Ian Rogers (chess player)

From Wikipedia, the free encyclopedia
Jump to: navigation, search
Ian Rogers
Ian Rogers 2010 Dortmund.jpg
Rogers at Dortmund 2010
Country Australia
Born (1960-06-24) 24 June 1960 (age 56)
Title Grandmaster
FIDE rating 2545 [inactive]
Peak rating 2618 (January 1999)[1]

Ian Rogers (born 24 June 1960, Hobart, Tasmania) is an Australian chess grandmaster (1985) and FIDE Senior Trainer (2005).


Rogers is regarded as the first Australian to become a chess grandmaster (Walter Browne achieved the title earlier, but grew up in the USA and represented Australia only from 1969-72). Rogers attained the Grandmaster title in 1985 after becoming an International Master in 1980. He was Australia's highest rated player for over twenty years, and represented Australia at fourteen Chess Olympiads (twelve of them on first board).[2]

Ian Rogers won more than a hundred and twenty chess tournaments including fifteen round-robin grandmaster tournaments. He won the Australian Chess Championship four times - in 1980, 1986, 1998, and 2006, and holds the record for the most number of wins (either outright or on tie-break) at the traditional Doeberl Cup, with 12.

Among his career highlights are three consecutive victories from 1988 to 1990 in the grandmaster tournament in Groningen (outright by a clear point in 1988 and 1989, and jointly in 1990). He retired on medical advice in 2007.

Before turning professional, Rogers completed a BSc (Meteorology) from the University of Melbourne. He is married to Cathy Rogers, herself an International Arbiter, Woman FIDE Master, and a lawyer.[3] Throughout his competitive career and more so since his retirement from competitive chess in July 2007,[4] Rogers has reported on many tournaments for various media outlets, with photographic assistance from Cathy Rogers. He was a panelist for BBC television during their 1993 World Championship coverage and covered numerous major championships for news agency Reuters. Rogers has also worked as a public commentator at high level tournaments around the world.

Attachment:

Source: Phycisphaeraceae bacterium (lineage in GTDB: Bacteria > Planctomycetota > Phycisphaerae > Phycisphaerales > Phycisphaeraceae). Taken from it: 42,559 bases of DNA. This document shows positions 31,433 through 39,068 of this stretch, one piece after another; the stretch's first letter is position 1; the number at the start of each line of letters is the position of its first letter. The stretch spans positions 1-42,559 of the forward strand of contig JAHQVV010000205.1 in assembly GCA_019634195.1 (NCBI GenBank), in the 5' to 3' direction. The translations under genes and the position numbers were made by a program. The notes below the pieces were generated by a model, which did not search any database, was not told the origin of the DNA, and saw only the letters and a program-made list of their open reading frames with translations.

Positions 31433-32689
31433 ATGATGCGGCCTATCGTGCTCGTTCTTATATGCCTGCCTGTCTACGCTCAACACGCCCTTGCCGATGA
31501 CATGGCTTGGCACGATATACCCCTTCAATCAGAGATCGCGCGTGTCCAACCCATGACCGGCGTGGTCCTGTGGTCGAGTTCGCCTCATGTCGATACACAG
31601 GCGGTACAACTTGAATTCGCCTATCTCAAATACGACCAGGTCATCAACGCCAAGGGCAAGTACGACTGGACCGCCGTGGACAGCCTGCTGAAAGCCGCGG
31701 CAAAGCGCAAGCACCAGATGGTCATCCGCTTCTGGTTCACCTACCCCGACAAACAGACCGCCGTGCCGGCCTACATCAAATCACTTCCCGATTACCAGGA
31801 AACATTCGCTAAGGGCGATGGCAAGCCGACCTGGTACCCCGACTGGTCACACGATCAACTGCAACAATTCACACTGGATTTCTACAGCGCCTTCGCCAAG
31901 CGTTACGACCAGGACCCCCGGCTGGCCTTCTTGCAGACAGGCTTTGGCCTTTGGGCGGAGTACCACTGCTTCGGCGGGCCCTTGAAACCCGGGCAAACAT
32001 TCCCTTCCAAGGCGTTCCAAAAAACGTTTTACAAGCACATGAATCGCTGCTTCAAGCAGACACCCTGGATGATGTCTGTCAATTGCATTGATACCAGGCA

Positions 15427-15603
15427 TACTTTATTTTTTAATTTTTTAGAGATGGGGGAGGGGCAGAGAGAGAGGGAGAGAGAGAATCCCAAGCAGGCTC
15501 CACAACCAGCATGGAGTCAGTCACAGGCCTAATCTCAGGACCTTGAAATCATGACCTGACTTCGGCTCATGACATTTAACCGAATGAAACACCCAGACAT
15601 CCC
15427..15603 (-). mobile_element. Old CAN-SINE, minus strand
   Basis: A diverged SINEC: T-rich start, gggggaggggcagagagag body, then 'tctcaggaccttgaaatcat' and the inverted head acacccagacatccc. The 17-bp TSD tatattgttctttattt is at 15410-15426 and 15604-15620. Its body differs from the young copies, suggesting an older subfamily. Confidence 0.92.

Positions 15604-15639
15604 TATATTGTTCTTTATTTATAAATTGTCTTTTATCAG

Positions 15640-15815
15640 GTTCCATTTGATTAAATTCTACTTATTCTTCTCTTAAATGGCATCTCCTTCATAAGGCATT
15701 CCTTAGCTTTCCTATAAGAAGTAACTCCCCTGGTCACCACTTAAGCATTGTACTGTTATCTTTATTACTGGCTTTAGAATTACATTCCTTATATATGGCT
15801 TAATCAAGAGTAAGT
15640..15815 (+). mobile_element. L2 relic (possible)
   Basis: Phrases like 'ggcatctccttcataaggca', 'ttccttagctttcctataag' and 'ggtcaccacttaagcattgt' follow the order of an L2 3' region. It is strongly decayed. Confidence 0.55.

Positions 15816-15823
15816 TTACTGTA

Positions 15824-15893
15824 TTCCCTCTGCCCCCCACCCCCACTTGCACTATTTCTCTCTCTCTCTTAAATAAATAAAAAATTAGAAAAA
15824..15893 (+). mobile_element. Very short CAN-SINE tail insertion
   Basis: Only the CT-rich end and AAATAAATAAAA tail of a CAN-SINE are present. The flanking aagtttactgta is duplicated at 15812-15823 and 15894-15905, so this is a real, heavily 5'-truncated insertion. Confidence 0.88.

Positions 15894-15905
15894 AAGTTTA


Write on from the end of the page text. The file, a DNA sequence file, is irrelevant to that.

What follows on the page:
He is a distant cousin of Australian cricketer Chris Rogers.[5][6]

Chess strength[edit]

Rogers' peak international ranking was 50th in the world in 1999, and he was the highest ranked Australian player from 1984 until his retirement in 2007. His best single performance was at Groningen, 1989 where he scored 6.5/9, a point ahead of Viswanathan Anand.


  • Ian Rogers (1981). Australian Chess - Into the Eighties. Sun Books. ISBN 0-72510-384-1. 
  • Ian Rogers; Cathy Rogers (Photographer) (1996). Australia at the Yerevan Chess Olympiad. Australian Chess Enterprises. 

Notable games[edit]


  1. ^ Ian Rogers FIDE Rating History, 1978-2001 at OlimpBase.org
  2. ^ Men's Chess Olympiads - Ian Rogers OlimpBase
  3. ^ Relatives of Chessplayers
  4. ^ Shaun Press. "GM Ian Rogers retires a winner" chessexpress blog. 8 July 2007
  5. ^ For this couple, chess is a game for life Archived 21 November 2013 at the Wayback Machine. Hindustan Times. 17 November 2013
  6. ^ Australian Chess Open Australian Broadcasting Corporation. 1 January 2015

External links[edit]